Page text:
Mid-August - Austin Visit to Cleveland (Canton, Lakewood: apartment, city hall, mortgages)
Please register to participate in our discussions with 1.5 million other members - it's free and quick! Some forums can only be seen by registered members. After you create your account, you'll be able to customize options and access all our 15,000 new posts/day with fewer ads.
My views are my own as anyone is well aware. As I posted elsewhere, I see no forum rule that states that ALL post need to be pro-Cleveland. While you may deal in opinion as I do, I might add that the FACTS clearly support my point of view: a city with declining population in a region and state that are NOT business friendly. If one lives in Cleveland or RITA city, you pay a tax rate of at least 5.9% state and about 2% local. Those are top rates and they matter because it is the people/companies that bring the jobs who pay the TOP rate. Why will they come to Cleveland/Ohio with such high taxes?That is 7.9% total, and is MORE than living even in New York (but less than Manhattan...what a bargain!). Every day you read about another hike in real estate tax or income tax. And one wonders why Cuyahoga lose people to surrounding counties and Ohio loses people to other states.
So if you want to call a bottom for Cleveland, more power to you. What I see is a very slow decline that shows no sign of turning around. There are always good and bad things going on in any city/area. Maybe Cleveland can turn it around, but I do not see the fundamental reason that will cause this. Cheap living and a few good restaurants is not the answer. Jobs are and I don't see them coming. Anyone, like the OP, who is considering moving to this area should hear BOTH sides of the story.
I'm looking forward to seeing it all for myself and developing my opinion through first hand experiences, which will ultimately inform whether I make the move or not. I'm fortunate in that I have the luxury to make a move and easily go elsewhere if it doesn't work out.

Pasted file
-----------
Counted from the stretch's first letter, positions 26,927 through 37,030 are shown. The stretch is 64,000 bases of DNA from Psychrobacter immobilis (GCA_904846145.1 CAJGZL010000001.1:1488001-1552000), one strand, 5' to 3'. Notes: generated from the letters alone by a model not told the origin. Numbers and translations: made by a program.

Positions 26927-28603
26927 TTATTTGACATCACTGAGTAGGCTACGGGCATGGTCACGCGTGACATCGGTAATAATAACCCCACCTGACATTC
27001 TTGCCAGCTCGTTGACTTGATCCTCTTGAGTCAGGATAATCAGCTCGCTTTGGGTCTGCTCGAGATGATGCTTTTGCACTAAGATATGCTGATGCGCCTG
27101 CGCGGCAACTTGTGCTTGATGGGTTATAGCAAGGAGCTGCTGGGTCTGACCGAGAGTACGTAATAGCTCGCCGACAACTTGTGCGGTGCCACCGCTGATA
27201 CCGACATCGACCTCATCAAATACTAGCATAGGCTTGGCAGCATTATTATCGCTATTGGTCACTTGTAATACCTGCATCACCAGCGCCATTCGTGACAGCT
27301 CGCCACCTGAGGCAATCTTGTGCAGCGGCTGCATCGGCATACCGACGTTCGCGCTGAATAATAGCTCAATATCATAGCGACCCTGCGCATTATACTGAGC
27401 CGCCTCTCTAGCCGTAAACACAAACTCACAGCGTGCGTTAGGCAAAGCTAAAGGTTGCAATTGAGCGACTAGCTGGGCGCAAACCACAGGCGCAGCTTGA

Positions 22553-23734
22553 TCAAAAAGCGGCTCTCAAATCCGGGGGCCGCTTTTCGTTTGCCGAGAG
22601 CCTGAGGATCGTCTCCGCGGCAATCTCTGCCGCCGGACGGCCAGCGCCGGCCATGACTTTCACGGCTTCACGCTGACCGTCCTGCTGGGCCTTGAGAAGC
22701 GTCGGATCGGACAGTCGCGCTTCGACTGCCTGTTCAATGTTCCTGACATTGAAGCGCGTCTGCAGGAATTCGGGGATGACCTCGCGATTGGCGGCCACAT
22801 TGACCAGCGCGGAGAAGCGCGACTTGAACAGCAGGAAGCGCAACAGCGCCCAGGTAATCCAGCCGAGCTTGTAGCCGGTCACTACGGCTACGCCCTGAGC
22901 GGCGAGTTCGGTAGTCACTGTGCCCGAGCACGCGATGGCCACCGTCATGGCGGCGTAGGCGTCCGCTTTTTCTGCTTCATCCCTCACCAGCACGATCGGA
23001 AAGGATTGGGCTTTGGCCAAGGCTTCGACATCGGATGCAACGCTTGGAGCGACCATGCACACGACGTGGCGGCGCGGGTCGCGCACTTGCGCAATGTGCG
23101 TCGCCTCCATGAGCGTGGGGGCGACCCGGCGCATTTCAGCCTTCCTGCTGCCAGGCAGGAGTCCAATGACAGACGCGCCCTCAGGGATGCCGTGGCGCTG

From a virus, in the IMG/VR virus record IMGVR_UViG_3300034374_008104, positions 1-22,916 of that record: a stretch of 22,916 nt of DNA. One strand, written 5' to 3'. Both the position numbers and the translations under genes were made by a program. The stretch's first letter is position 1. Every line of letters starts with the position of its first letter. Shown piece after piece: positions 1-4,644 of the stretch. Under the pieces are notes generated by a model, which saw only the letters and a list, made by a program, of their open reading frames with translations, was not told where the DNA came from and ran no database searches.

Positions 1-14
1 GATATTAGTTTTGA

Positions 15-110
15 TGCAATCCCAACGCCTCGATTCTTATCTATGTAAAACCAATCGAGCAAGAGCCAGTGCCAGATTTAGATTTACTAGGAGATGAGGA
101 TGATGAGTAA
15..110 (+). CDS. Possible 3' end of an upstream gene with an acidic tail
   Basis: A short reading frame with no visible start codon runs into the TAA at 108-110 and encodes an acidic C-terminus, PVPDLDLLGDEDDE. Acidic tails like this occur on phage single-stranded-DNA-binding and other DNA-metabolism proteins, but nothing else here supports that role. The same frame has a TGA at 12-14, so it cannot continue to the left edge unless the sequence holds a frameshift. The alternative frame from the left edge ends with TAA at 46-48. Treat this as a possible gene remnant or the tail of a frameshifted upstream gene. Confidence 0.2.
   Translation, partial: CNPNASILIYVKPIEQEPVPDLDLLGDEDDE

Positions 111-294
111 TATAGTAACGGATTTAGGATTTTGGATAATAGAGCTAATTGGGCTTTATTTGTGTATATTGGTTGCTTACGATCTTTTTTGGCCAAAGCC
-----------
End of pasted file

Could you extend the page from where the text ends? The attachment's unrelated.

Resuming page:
I'm resolved that if I go, I'm going to give it my absolute best shot. I'm going to get involved in the community via non-profits, neighborhood groups, professional societies, etc. I'm going to attend the cultural offerings (plays, symphonies, festivals, etc). If Cleveland is so extraordinarily bad that it still drags me down after that, well, I'll have to reassess and give the naysayers the first shot to say "Told you so". Bacaboy is not bringing up anything that I haven't heard before, and believe me, I know I'm going to have to have interesting discussions with friends and family if/when I tell them I'm going to Cleveland. But that's okay, I'll cross that bridge when I get there.
Last edited by Marshall Gibson LP; 07-10-2012 at 04:09 PM..
I think you will like it when you get here. Every "new" place looks good at first and the grass is greener on the other side as they say.
What I'm talking about are the structural problems with the area that ARE NOT changing. From taxes, to regulation, to poor leadership, the area/state are just not competitive and do not have enough positives to overcome this. Look at Indiana, Michigan and Wisconsin...all states who have much better leadership who are trying to attract business and people much more aggressively than Ohio. These are all rust belt states that I think have a better chance than Ohio/Cleveland to get better.
In any case, you are absolutely doing the right thing in coming to visit. A visit is fantastic for a few days in most cities and Cleveland certainly has plenty to do to keep you busy. It may certainly work for you longer term depending what you want. I guess what I am saying is that if I had a child who could move anywhere in the country, I would not recommend Cleveland relative to other cities. Your situation is obviously different so I wish you luck whatever you decide.
If you want excellent food that is very inexpensive, check out the restaurant at the Whole Foods in University Heights. It is among the few in the country that has the full restaurant inside the supermarket. Get a bottle of wine (or beer) from the wine area (no need to order wine on menu) and belly up to the counter. Food is fresh, made with quality ingredients and probably better than 90% of the restaurants mentioned above. May not be "trendy" enough (a suburban strip mall!) for the cool posters on this forum, though, and gasp...it's a chain!
Yes, there is construction going on but not the right type.
You focus on 2 projects and say "not the right type". Really?
Have you seen what's going on in the Flats? Is that not "the right type"??
or how about this? historic downtown buildings will be transformed into apartments using tax credits
or this? Plans announced to develop Cleveland's MidTown, renovate and rename East 55th & Euclid Avenue